The latest cover of Rolling Stone has people chattering:
|This Newseum Facebook thread encapsulates the debate nicely.|
Specifically, many are objecting to this suspected killer's face adorning a prominent spot on a popular magazine. Every time something of this magnitude happens, we revisit this debate — and given how often mass killings occur and how much media we consume nowadays, it's amazing we ever leave it.
For the record, I have no problem with this cover. Why? My reasons are best stated by countering some of the most prevalent criticism:
"Why put his face on the cover?"
Because he's more important of a newsmaker than Willie Nelson.
"The photo makes Dzhokar look dreamy."
If that's an unretouched photo, they have every right to run it. Yes, it looks like he's a retro hipster icon, but maybe that's a point worth considering. The teaser's subhead implies that he was a popular American kid who fell into some destructive ideology. How? If only there was a way to find out...
"This guy doesn't deserve the attention he craves."
Investigative journalism is not a yearbook page — it's an acknowledgment of news and those who are behind it. When done right, it serves a vital educational purpose. The public deserves to know the particulars of any major event, especially tragedies, and the relevant factors underlying those events. To censor such over concerns of vanity is immature and insulting to society.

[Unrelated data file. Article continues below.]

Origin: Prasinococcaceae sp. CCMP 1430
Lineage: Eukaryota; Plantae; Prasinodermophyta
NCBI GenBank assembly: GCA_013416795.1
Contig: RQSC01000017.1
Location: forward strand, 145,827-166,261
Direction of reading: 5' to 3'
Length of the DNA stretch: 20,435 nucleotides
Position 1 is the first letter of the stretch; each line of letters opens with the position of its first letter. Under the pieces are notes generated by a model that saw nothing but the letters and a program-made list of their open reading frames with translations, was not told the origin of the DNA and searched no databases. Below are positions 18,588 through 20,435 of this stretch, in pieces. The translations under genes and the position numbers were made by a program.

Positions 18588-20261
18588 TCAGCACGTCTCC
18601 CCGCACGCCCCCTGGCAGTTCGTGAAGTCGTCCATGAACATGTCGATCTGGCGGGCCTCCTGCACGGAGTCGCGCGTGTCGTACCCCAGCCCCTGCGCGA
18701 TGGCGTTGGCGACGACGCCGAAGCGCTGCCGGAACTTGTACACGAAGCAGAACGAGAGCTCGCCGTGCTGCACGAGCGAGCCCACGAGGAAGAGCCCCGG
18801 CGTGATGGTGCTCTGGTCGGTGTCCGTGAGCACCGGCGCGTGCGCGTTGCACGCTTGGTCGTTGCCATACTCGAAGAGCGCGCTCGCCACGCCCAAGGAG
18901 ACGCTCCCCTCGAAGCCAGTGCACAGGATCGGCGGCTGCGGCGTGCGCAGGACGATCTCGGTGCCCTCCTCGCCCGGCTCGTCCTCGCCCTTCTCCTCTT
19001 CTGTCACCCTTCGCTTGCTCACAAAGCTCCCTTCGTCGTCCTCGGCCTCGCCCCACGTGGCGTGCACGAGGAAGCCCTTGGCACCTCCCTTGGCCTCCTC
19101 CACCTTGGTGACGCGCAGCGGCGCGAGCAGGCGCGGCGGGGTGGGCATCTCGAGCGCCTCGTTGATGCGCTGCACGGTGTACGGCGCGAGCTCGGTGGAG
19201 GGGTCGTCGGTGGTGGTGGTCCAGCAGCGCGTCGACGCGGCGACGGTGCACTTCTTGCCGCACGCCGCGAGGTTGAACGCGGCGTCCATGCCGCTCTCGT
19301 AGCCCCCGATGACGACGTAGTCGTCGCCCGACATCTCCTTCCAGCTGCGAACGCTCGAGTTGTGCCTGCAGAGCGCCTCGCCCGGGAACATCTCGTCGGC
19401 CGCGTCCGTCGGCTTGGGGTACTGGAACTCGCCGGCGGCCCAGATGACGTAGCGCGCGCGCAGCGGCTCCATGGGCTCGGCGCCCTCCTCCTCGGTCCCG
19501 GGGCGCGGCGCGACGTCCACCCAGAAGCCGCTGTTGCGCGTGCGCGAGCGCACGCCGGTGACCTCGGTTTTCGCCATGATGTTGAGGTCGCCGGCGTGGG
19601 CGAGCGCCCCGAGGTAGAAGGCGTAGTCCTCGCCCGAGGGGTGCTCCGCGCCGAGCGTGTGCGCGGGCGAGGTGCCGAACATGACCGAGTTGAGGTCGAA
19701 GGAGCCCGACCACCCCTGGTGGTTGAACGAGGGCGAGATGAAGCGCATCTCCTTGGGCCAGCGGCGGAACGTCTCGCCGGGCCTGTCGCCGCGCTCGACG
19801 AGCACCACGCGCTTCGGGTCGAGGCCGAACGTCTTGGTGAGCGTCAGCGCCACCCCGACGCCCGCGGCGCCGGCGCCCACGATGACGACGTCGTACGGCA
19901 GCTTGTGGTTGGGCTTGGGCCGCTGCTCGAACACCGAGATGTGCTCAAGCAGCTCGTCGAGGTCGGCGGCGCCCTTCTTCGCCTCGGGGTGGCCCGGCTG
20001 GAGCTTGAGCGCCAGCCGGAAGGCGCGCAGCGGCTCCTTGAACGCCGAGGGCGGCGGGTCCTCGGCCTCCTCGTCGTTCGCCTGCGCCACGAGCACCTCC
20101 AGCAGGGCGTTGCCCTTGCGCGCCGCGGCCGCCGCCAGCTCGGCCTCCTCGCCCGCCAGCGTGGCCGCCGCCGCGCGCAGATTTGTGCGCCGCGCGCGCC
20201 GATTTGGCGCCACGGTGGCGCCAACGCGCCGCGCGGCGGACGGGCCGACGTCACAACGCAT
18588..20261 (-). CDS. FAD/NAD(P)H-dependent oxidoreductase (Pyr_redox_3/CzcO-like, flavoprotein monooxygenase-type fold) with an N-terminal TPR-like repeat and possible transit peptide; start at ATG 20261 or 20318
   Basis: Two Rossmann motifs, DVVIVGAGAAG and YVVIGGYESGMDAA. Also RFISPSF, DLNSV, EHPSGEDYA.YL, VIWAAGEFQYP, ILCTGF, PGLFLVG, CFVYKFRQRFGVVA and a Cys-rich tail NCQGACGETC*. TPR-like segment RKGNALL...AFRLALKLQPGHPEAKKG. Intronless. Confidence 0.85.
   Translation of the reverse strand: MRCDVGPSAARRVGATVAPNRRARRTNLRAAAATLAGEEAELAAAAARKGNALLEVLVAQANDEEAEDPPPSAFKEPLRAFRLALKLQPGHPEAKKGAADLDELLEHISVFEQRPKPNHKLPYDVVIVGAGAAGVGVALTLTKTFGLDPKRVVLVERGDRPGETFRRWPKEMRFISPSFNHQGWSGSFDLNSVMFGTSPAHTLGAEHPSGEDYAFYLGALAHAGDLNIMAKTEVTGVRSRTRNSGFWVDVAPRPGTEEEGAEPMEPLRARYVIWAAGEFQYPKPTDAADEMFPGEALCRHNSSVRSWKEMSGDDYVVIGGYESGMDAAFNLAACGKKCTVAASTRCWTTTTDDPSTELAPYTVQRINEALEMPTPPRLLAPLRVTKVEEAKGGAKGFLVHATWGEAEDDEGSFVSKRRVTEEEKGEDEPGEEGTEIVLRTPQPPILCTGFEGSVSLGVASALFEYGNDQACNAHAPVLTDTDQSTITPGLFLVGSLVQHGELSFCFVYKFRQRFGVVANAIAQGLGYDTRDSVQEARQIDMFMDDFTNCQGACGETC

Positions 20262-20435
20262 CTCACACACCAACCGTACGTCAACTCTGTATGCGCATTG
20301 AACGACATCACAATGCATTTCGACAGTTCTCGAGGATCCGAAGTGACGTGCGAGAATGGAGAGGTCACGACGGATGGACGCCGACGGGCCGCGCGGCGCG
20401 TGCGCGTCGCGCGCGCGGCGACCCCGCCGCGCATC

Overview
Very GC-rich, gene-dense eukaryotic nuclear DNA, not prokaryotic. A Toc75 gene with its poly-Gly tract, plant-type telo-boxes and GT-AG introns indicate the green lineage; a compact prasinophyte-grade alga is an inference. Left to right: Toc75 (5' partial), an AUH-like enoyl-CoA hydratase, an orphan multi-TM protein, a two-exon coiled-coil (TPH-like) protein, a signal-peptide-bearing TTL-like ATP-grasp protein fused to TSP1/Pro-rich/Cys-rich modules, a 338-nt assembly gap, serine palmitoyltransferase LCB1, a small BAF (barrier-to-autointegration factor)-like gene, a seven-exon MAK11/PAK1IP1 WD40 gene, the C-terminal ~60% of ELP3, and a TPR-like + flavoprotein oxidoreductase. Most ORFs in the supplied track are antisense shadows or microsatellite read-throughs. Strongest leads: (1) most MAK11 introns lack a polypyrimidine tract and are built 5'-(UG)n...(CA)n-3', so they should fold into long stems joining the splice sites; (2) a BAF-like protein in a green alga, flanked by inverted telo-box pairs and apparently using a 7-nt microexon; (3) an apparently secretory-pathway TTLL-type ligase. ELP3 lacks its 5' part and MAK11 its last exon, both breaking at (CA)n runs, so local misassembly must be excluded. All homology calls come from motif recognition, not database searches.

"This will just inspire copycat killers."
If Dzhokar Tsarnaev and his brother were sick enough to perpetrate a bombing, I doubt meriting the cover of Rolling Stone was especially high on the inspiration checklist.
"They'll run anything to make a buck."
If that were true, Rolling Stone would run gossip queens on every cover, because scandal rags are among the few print publications not struggling these days. Running a cover that might alienate thousands of buyers is the opposite of money-grubbing.
"Stick to music."
Rolling Stone never has stuck to music, either in its pages or on its cover. I subscribed for years mainly for its political analysis, which is some of the best in the business thanks to Matt Taibbi, Tim Dickinson, et al. (Taibbi even writes about the NFL occasionally.) I have some issues from the 1970s that are about the same content mix. The magazine may not be the countercultural force it was decades ago when such an impact was possible, but its heart remains where it always was.
Good for them. It benefits us all.